Mitchenall's Poem

Decent Essays
Second Passage: “Nothing is redder than the fox,
Nothing blacker than the crow.
Be kinds to me, love me,
Take my hand and ride with me.” (Book of Songs)

“Nothing is redder”: This line and the one following it, present color against a completely white setting created by the descriptions of the snow. The colors do not hinder the purity of each nor do they contaminate it. In other words, each color exists with finite boundaries of where it ends and the other begins. This illustration goes hand in hand with the restricted commitment the women is told to make between human urges and her societal responsibilities, as shown in the previous stanza. This reveals the speaker's method of allowing for the illustrations of the nature surrounding them to replicate the inner turmoil of the woman and himself.
The red and black introduced in the first two lines of the last stanza add variety to the scenario since the former has positive associations of enlarging prosperity and celebration due its correspondence to fire which was glorified in the Chinese culture by its ability to expand with great speed. The latter represents negative aspects of human nature including corruption, and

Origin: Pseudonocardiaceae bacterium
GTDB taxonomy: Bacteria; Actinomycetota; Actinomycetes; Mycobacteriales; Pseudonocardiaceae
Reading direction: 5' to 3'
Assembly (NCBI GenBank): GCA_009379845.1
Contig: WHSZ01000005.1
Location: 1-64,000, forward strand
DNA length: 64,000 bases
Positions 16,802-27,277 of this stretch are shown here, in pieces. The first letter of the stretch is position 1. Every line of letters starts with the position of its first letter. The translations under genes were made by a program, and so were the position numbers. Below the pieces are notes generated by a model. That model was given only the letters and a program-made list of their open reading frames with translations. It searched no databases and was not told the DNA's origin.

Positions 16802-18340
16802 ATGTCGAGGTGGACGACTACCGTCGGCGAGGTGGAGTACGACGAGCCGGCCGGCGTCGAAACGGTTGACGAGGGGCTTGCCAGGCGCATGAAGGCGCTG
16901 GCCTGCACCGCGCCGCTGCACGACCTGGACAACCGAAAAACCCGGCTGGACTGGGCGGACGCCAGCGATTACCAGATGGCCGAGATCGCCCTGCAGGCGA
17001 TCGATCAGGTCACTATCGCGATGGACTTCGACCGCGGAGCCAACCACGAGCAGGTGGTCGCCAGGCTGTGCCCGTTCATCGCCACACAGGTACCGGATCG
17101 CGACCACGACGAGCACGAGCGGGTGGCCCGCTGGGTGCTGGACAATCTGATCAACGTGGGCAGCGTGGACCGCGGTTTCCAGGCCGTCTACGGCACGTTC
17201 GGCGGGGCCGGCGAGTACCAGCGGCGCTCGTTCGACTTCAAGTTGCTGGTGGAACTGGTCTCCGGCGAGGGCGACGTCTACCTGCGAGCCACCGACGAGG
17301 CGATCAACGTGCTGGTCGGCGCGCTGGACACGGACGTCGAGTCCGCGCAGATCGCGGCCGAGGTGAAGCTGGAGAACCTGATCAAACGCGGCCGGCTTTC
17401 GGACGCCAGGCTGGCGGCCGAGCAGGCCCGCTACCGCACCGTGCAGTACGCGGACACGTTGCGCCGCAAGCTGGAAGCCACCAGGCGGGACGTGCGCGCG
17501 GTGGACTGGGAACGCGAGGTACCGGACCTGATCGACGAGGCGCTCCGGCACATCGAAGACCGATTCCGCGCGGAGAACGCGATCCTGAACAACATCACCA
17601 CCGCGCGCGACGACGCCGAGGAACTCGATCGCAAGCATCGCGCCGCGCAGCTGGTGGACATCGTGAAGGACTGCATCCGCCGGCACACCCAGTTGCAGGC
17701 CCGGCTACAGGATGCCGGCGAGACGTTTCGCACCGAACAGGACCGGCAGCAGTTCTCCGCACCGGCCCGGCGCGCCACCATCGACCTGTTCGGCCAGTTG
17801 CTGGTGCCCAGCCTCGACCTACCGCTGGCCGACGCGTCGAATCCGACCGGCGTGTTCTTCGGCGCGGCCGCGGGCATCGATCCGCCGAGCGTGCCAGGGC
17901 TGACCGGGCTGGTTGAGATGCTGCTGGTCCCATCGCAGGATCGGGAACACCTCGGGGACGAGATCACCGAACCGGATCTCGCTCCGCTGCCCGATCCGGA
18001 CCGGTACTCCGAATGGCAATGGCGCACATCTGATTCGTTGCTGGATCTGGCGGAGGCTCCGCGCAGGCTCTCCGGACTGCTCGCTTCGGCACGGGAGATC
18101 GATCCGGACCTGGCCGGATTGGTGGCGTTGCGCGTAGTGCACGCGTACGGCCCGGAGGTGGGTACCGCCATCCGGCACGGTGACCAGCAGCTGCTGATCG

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As seen in the seventy-fifth poem, the resist to simplify the heart allows for a human to maintain the intricacy of their emotions and therefore their individuality. Being that the fox is depicted as the reddest of all things, the line demonstrates the speaker's subjectivity towards the woman submitting to her sensualities.
One might also consider that black and white are extreme depictions of color on opposite sides of the color range considering the former is the absence of all color while the latter is all color combined into one. Red, however, is found on the range of the two which could come to represent the woman's hesitancy between leaving and
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